Please note: This article was written ahead of Remembrance Day and is in present tense.
On Remembrance Day, the nation will stop to hold a moment of silence to remember and honour those who have served valiantly to protect our country and the freedoms that we enjoy. People who have lost family members will be using this moment to remember the ultimate sacrifice that their loved ones made to help shape the world we live in today.
I personally will be remembering my great-great grandfather, Major Fred Davenport, who died during the Battle of Passchendaele in 1917.
Major Fred, as he has always been known since, served in the 1st North Staffordshire Regt, from 12 December 1891. He then joined the Reserves as an Officer on 23 February 1898.
He was not initially called up to serve due to his age and his importance to the war effort on the home front as a result of him being Chairman of Messrs. Wardle & Davenport Ltd in Leek. However, he wanted to serve and do his part, and therefore re-joined at the outbreak of war. He was gazetted Captain and Hon. Major on 15 October 1914, reaching the rank of Major on 1 June 1916.
He served with the expeditionary force in France and Flanders from March 1917.
Major Fred had a distinguished career during World War I. He was awarded the Military Cross on 14 August 1917 and Distinguished Service Order on 20 August 1917 for his actions and gallantry during his time on the Western Front. He was also mentioned in Dispatches by Field Marshall Sir Douglas Haig.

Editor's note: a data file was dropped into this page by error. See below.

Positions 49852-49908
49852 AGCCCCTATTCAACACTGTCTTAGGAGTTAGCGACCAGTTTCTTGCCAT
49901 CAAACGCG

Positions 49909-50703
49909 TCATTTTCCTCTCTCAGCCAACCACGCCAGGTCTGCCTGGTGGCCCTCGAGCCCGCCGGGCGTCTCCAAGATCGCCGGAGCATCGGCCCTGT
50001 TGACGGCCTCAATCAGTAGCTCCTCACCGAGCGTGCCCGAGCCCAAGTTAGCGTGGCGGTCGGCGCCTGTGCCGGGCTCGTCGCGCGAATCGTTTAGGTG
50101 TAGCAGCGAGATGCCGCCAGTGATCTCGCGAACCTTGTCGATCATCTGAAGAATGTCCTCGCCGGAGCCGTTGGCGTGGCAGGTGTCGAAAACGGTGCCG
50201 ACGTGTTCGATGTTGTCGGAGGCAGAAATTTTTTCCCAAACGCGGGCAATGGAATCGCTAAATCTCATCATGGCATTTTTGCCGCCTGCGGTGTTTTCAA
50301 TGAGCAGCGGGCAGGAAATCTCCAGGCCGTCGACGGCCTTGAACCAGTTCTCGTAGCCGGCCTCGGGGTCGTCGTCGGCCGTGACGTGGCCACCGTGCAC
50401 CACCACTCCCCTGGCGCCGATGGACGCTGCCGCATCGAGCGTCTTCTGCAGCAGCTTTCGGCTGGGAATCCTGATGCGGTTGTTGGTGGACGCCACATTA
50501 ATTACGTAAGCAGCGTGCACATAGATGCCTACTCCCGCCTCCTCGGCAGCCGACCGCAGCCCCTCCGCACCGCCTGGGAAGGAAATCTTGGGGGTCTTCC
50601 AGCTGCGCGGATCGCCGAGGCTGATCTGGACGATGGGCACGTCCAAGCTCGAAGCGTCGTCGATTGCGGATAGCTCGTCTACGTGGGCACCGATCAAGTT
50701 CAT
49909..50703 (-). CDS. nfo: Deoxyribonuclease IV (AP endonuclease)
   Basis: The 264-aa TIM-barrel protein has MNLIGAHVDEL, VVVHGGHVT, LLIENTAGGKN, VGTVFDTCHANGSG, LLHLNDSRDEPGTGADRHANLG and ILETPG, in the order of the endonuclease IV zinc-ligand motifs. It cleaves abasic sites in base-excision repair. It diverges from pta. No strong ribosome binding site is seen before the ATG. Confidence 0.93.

Unfortunately, Major Fred was never to return home to his wife, Alice, or two sons, Frederick Leslie and Henry Kenneth. Major Fred was killed in action, aged 44, when his dugout took a direct hit from a German mortar on 25 September 1917 alongside his Lieutenant and Chaplin – who are buried either side of him in the Reservoir Cemetery in Ypres.
His grave reads 'Where the light of the life of him is on past things, death only dies'.
His sacrifice and bravery will never be forgotten by the family.
In 2014, I was fortunate enough to travel with my father to Ypres to visit his grave and attend the Last Post at Menin Gate. The impact and gravity of the sacrifices made by so many cannot be overstated. Anyone who has visited Menin Gate will have been hit by the enormity of the losses and families that were torn apart by the war, but whose gallantry and sacrifices allow us to enjoy the freedoms we now take for granted.
When he is old enough, I will share this same special moment with my son.
My family are lucky in that we have a fixed grave both in Ypres and Leek to Major Fred. Those named on Menin Gate have no fixed graves and their bodies were never found, some 54,000 young men from all corners of the Commonwealth. It is just one of four memorials to the missing in Flanders known as the Ypres Salient.
On Remembrance Day, I will be holding a moment of silence and raising a glass in recognition and honour of my great-great grandfather.
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